…I owned my own shop.
As a shop owner I realised that my customers were all individuals who all thought differently and expressed a broad range of opinions. To keep people coming through my door, I had to show them respect by listening to them and
acknowledging their opinions. Also, crucially, I understood that a smile with the eyes as well as from the mouth led to an impression of good customer service.
On to my role as a support worker, wow, this tested me! To ensure the people I supported kept allowing me to come through their door, I had to, as before, show them respect by listening to them and offering a genuine smile.
During those first few weeks and months a few questions, but only occasional answers, came to mind: How can I understand the people I support? Observing individuals was going to help here; I tried to recognise any clues as to what was going on for them. How can I make myself understood? Using individuals preferred method of communication was going to be the only way, but what was it?
I muddled through but reflected on the fact that I had a lot to learn. When the opportunity to attend Great Interactions training came up I grabbed the opportunity to attend, some of the things I learnt there began to help me a lot.
Some of what I learnt seems obvious now and I hope some of it comes naturally. I find the facilitation skills need constant practise and they need to be thought about all the time to make sure I’m getting close to getting it right. The skills include positioning, eye contact, listening, touch and I think, above all, warmth as a genuine smile works wonders.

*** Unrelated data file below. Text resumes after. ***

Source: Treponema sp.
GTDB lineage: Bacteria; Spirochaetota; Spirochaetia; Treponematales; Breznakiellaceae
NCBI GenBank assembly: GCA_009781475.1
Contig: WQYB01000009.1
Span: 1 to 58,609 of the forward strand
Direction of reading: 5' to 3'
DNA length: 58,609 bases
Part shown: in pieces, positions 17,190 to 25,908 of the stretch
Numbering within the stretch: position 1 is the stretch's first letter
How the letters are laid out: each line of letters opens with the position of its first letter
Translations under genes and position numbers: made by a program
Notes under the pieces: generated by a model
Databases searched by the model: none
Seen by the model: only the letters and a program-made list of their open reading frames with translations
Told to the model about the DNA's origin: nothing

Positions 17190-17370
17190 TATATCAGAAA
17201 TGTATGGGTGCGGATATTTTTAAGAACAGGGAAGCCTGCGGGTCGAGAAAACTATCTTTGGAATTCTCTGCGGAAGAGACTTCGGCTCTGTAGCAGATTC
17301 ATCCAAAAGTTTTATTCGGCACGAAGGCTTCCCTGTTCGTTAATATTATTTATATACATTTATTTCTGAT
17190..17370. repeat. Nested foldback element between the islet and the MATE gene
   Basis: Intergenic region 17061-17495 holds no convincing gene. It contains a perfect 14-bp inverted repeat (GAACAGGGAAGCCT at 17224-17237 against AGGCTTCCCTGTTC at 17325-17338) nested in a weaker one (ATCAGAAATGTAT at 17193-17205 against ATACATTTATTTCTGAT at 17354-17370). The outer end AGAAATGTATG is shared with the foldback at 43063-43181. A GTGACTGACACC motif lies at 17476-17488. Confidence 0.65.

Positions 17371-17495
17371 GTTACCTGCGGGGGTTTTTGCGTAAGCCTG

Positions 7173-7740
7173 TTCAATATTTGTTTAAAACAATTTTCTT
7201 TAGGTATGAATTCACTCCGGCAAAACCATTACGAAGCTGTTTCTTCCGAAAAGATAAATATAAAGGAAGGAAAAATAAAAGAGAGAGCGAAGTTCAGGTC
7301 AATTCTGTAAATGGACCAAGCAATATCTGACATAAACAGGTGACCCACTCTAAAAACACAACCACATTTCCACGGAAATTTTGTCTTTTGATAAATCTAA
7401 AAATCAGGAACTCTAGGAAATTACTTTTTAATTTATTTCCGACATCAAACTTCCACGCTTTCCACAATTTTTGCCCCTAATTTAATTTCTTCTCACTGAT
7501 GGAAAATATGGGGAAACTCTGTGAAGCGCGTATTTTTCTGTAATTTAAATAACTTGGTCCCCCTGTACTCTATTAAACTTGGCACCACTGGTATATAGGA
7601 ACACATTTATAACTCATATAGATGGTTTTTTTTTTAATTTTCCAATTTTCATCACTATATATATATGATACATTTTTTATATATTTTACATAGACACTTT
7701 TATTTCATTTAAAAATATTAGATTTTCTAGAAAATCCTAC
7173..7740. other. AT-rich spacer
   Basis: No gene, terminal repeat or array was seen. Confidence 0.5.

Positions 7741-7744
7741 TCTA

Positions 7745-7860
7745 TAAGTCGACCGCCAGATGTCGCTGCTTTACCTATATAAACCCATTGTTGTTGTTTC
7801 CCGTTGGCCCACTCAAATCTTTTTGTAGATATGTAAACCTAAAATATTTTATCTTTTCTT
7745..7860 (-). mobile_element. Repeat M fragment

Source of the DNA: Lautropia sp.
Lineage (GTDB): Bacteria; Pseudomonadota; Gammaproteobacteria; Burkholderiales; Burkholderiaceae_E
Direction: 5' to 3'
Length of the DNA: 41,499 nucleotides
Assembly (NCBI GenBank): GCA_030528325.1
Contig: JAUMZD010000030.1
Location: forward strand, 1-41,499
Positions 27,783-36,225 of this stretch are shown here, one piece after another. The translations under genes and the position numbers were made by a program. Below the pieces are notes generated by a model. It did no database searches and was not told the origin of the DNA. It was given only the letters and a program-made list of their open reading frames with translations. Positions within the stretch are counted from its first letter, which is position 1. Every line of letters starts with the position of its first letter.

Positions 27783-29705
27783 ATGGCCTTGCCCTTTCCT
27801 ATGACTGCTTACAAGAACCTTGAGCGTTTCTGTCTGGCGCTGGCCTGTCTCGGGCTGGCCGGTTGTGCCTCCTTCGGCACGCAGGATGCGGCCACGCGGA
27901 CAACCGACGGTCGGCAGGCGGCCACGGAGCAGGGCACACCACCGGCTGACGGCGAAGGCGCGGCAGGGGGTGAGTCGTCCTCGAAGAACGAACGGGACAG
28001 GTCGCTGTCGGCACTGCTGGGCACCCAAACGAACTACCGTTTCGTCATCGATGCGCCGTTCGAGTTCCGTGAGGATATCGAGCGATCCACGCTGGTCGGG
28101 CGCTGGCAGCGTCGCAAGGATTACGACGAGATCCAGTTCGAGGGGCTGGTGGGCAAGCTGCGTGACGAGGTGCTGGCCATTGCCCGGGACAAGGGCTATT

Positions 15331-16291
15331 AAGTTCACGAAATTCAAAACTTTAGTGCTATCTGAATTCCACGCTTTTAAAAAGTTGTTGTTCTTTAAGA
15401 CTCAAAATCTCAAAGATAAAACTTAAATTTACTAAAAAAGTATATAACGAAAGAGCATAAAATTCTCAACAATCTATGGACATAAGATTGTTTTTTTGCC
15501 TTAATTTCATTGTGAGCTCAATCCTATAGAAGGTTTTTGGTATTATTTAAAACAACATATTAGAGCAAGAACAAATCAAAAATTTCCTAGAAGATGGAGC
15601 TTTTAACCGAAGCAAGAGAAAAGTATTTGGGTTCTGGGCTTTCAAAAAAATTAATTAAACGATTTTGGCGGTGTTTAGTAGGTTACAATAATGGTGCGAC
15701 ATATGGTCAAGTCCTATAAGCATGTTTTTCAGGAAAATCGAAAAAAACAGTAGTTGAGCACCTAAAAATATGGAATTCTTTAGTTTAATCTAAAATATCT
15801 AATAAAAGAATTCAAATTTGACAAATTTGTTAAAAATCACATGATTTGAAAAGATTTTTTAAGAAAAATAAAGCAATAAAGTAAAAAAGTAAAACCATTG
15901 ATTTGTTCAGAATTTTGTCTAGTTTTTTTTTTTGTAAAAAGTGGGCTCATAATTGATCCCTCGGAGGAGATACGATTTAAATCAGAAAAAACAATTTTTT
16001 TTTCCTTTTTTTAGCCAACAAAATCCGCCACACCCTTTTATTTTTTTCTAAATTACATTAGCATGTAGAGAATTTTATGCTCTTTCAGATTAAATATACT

I recommend that you take any training or support you are offered about Great Interactions, you’ll find it interesting and it’ll get you thinking about the job and enjoying it all the more. Having something to talk about helps, I need to do some more work on this. I’ve got photos, magnetic wall boards, albums, books, art work, music and so on but using them has to be tailored to the individual. Resolving some of these individual preferences is my next challenge. Sometimes my attention and encouragement seem to be enough for a Great Interaction; at the very least I get a smile back.
Lately I have read the Great Interactions book and I would ask you to read it. It’s an interesting pointer to what we are all about, maximising well-being through Great Interactions. You might have issues, time, supervision, supporting
people with behaviour that challenges you and a whole lot more but reading it and following it up can only help. Oh yes, try things, they might not always work but keep going, a lot will work and you’ll find everyone is a winner.
Finally, persist and keep smiling.